• The driving position is comfortable and multi-adjustable and because of that touchscreen there’s not much other switchgear. However, what there is comes from Mercedes and feels good quality. Move to the back and there’s plenty of room for passengers in the second row, although the third row was probably best suited to children and bootspace is a bit on the tight side with all the seats up. Best fold them down to make the most of the 2,180 litres of space!
  • The Model X is a tall, heavy SUV, but once you get used to this and because of its low centre of gravity, there’s hardly any bodyroll, plus plenty of grip and reasonably communicative steering.
  • Okay, this Tesla isn’t cheap, but the batteries’ location in the floor gives Model X an extremely low centre of gravity, reducing the risk of rollover common in SUVs. Without an engine, Model X has a crumple zone much larger than other SUVs to absorb the energy of a front end impact. Along with standard active safety features, crash tests indicate that the Model X will receive a 5-star safety rating in all Euro NCAP categories, the first SUV ever to do so.

What’s not

  • Those ‘Falcon-Wing’ rear doors might be clever and cool, but we wonder if they might be more helpful if they open normally in everyday use? They were slow to operate and even though they pivot, we’re not sure they’d pivot enough to be of use in car parks.
  • Teslas ride on big wheels and this Model X had too much of an unsettled ride in our opinion.
  • Range anxiety might be less of a worry with the Model X as Tesla seems to have thought of everything. But, outside of your own home charger, the growing network of Tesla’s excellent own superchargers covering key centres and motorways, and new destination chargers at shopping centres and the like, you might find yourself at the mercy of the public charging network which is a bit hit and miss in places!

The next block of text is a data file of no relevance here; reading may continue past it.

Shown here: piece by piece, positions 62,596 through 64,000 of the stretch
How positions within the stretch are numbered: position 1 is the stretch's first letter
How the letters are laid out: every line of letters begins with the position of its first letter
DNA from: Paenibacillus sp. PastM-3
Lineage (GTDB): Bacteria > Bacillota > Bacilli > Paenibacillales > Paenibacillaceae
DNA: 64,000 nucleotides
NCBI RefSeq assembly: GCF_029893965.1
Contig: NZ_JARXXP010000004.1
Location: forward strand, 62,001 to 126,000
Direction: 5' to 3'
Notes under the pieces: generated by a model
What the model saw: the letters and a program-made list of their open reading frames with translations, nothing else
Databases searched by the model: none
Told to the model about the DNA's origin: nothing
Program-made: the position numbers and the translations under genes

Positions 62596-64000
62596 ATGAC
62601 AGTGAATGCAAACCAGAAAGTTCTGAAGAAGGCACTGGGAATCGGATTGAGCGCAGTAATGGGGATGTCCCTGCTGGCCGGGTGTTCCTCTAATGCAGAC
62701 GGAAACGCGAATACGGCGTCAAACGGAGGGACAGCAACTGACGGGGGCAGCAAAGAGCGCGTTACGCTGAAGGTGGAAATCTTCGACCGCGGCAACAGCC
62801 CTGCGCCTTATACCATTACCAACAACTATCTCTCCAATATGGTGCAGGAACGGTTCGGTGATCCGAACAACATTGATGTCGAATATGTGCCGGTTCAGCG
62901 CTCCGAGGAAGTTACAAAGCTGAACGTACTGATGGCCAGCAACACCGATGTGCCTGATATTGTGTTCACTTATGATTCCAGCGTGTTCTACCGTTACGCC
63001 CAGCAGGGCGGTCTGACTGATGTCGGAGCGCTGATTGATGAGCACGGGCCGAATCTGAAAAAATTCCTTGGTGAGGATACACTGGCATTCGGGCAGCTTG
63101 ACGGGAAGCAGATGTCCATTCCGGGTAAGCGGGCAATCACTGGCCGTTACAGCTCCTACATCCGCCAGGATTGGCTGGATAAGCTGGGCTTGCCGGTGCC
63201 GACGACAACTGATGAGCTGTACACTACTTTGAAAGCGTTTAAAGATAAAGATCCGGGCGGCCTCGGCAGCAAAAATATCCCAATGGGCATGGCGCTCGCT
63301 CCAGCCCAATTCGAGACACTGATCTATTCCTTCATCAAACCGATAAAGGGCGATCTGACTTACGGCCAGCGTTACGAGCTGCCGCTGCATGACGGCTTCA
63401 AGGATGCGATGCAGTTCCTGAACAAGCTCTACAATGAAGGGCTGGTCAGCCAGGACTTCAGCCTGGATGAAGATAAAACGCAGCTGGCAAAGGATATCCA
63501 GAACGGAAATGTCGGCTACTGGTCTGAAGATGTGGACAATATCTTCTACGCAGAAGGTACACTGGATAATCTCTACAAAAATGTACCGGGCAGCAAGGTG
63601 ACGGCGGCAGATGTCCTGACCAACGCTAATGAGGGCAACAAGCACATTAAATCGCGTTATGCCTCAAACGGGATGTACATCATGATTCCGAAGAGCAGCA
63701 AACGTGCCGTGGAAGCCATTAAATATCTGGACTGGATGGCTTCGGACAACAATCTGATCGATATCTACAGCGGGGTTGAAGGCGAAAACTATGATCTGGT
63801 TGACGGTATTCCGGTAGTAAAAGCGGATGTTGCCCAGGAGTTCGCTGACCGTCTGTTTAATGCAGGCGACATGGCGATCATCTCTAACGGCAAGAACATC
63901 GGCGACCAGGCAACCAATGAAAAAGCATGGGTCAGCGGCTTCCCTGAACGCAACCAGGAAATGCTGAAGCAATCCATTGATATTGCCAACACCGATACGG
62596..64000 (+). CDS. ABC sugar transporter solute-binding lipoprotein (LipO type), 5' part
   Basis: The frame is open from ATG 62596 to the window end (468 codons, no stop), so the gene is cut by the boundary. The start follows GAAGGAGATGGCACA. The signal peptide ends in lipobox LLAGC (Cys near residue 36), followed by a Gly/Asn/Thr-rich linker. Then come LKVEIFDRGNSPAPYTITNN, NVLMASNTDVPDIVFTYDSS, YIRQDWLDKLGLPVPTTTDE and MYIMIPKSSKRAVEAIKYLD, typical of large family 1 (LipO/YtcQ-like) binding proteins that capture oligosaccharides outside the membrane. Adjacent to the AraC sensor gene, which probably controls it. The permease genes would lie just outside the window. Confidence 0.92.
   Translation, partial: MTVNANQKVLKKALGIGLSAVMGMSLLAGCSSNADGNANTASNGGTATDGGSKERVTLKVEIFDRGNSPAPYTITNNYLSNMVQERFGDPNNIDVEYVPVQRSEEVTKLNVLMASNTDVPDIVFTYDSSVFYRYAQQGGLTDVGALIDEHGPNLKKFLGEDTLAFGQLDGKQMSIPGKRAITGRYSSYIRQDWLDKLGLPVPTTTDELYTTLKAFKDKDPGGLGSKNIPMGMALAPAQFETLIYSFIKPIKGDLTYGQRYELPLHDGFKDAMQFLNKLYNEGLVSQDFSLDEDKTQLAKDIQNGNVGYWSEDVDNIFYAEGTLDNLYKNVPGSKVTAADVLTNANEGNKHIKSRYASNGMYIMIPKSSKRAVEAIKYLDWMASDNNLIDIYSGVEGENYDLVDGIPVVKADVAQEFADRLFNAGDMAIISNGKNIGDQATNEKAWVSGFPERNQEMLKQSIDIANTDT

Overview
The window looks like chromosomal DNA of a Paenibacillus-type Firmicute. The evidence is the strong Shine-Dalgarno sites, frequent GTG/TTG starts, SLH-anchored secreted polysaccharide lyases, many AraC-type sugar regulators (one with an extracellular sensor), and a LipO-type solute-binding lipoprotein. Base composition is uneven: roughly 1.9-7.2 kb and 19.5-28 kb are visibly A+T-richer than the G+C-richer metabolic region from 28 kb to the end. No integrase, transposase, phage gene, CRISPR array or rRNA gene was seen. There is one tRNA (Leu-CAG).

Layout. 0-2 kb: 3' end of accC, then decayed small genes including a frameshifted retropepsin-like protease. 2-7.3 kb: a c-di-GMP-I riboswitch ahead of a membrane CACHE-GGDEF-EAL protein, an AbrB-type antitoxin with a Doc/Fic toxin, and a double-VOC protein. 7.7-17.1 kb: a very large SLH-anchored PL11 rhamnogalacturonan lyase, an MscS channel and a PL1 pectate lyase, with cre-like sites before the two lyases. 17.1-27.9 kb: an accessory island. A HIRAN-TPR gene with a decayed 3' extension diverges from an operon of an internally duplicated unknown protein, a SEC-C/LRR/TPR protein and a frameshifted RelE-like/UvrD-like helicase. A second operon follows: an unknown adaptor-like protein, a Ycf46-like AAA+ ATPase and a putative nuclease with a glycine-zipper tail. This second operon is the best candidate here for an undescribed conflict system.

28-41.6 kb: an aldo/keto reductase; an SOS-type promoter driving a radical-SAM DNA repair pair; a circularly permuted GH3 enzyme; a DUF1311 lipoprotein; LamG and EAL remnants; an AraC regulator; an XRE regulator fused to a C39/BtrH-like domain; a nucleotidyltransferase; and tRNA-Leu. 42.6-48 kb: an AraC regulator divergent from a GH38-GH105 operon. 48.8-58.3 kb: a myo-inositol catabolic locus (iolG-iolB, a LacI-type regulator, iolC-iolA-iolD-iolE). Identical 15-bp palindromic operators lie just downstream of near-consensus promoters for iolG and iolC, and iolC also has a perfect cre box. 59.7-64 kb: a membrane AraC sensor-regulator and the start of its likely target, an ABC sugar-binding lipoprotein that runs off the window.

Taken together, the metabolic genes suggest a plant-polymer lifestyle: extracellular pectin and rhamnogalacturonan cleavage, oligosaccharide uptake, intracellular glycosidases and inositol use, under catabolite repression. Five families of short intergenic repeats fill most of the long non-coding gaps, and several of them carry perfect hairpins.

• This is one of the most advanced electric cars on sale but Tesla and the Government are going to make you pay for it! Our test car even with the £4,500 plug-in grant and plenty of options still listed at a scary £104,730. Although business contract hire rates are available.
  • It is a classic example of the new road tax bandings effective from April 1 for new cars based primarily on CO2 emissions. As a pure electric this has none so first year road tax costs nothing. But because the list price exceeds £40,000, new Tesla Model Xs registered from April are subject to the £310 p.a. premium road tax levy for years two to six. And as company car BIK rates soar over the next three years, the P11D BIK multiplier rises to £15k at 16% that for a 40% taxpayer means £502/month in 2019/20.

Verdict

We think that the Tesla Model X offers a unique electric-powered SUV package, as on top of the practicality with five, six and seven-seater options and those ‘Falcon-Wing’ rear doors, there’s almost supercar levels of performance available.

Our only caveats are the Model X’s high list price, we’re not convinced the ‘Falcon-Wing’ rear doors are any more than a gimmick in everyday use and away from Tesla’s excellent supercharger network, new destination chargers and home charging you’ll be at the mercy of the UK’s public fast-charging system which is still a bit hit and miss although improving all the time.

The lowdown on: Tesla Model X 90D 

List price£89,300 (after plug-in grant)
Doors and body style5-door SUV
Engine/gearbox:Front and rear electric motors/single-speed automatic transmission
CO2 Emissions:0g/km
Economy (combined)/range:303 miles
Power/torque:371bhp/316Nm
0-62mph/top speed:4.8sec/155mph
Insurance group:50

What it Costs:

P11D value£94,125
Road Tax (VED) from April 2017:£0 first year/£310 p.a. years 2 to 6
Company Car Tax Band 2017/18 to 2019/20:9%, 13%, 16%
Benefit in Kind 2017/18, 2018/19, 2019/20:£8.471, £12,236, £15,060
Annual/Monthly fuel benefit (20%):£0
Annual/Monthly fuel benefit (40%):£0
Annual/Monthly Company Car Tax (20%):£1,694/£141
Annual/Monthly Company Car Tax (40%):£3,389/£282
Tesla Model X
Tesla Model X rear profile